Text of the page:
The Central Asian energy sector is undergoing transformations and uncertainties due to international and regional factors. Internationally, globally low oil prices and the unstable situation in the Persian Gulf and Middle East create tensions over the oil and gas sector. Regionally, in the past two years we have seen the establishment of new presidential administrations in Uzbekistan, Kyrgyzstan and Kazakhstan. The changes in political leadership inevitably have an impact on the overall direction and movement of the economic policies in these countries and in the region in general. So, the question is – what has changed in the energy sector in Central Asia and what to expect from it in the immediate future?
One of the biggest accomplishments of last year was the signing of the Convention on the Legal Status of the Caspian Sea. This document had been negotiated for more than 25 years by all five Caspian littoral states, (Azerbaijan, Iran, Kazakhstan, Turkmenistan and Russia) and has significant implications for the future of energy sector in the region. The Convention demarcates 25 nautical miles from the shore for each country, but leaves the division of the seabed to bilateral negotiations. This means that the most sensitive issues of territorial disputes, mainly between Iran and its neighbours, remain unresolved, which directly affects any future plans for oil exploration and extraction projects. In addition, the construction of any pipelines along the seabed has to be approved by all five states, leaving the question of the coveted Trans-Caspian pipeline open. The pipeline has been a project to connect Caspian oil and gas resources to Europe directly through Caucasus, thus avoiding Russia’s route, which is the main one used currently. It is a project that is supported both by the EU to diversify its energy suppliers and by Caspian states (namely Azerbaijan, Kazakhstan and Turkmenistan) to diversify and expand their export routes. Therefore, the clause on pipeline construction in the Convention practically blocks any possibility, as Russia is opposing it.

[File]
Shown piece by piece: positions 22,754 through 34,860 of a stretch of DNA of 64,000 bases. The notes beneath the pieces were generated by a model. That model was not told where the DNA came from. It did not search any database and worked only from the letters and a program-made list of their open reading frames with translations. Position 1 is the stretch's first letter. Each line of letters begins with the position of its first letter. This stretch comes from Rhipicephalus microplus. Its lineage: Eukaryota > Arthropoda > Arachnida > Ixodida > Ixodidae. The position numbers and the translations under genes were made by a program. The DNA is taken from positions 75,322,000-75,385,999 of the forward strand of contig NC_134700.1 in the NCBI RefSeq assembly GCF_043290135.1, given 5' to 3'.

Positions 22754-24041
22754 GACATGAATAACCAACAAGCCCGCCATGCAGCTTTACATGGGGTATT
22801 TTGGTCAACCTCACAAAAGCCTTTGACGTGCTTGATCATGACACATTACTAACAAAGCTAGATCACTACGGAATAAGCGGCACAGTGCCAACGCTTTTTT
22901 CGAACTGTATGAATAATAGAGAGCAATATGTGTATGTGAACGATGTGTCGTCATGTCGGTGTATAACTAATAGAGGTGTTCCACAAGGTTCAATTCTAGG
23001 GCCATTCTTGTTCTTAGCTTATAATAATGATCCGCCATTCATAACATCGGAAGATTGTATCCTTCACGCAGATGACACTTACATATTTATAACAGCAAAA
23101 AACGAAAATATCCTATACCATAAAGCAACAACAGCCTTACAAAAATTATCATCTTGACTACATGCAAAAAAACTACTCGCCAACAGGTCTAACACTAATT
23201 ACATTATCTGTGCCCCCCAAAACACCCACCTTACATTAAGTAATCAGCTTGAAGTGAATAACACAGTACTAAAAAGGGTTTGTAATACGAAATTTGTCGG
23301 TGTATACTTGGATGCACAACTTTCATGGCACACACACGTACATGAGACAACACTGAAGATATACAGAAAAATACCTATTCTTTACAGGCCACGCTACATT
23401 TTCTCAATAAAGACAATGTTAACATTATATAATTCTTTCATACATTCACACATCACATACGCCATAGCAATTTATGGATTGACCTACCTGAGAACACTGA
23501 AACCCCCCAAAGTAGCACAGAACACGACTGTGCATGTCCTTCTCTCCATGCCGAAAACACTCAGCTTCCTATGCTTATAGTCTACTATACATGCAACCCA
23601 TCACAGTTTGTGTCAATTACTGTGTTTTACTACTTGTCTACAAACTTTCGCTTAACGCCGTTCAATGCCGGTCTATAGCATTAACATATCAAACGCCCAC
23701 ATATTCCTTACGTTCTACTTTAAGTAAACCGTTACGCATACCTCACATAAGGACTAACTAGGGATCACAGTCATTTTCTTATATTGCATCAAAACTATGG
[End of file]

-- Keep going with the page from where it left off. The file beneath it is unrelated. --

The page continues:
The year 2019 has seen the return of Turkmen gas supplies to Russia after a three-year break. The export of natural gas to Moscow is done under the framework agreement signed in 2003, which was put on hold over the dispute in 2014-2015 over gas prices and supplies. Russia’s importation of Turkmen gas is as much a geopolitical move as it is an economic one. The cheaper supplies from Turkmenistan are supposed to supplement domestic consumption in Russia and make more gas available for Russian exports. The pause in the energy relations between these two countries left Turkmenistan with only one customer for its gas – China. Such overreliance on Chinese interest in gas supplies (36 billion cubic meters in 2018), a continuous economic decline and dependence on gas exports as the major commodity in Turkmenistan creates a fragile situation. Geopolitically, the return of Russia is worth paying attention to, as Moscow can try to scale down Turkmen’s desires for alternative pipeline routes for gas exports.
Meanwhile, Kazakhstan, whose oil sector and economy in general, has been hit by the decline in global oil prices, is aiming at increasing oil production and reaching 105 million tons of oil per year. Increased production (370,000 barrels per day) in the Kashagan field supports such claims. Kazakhstan also aims to use surplus gas production for the petrochemical industry.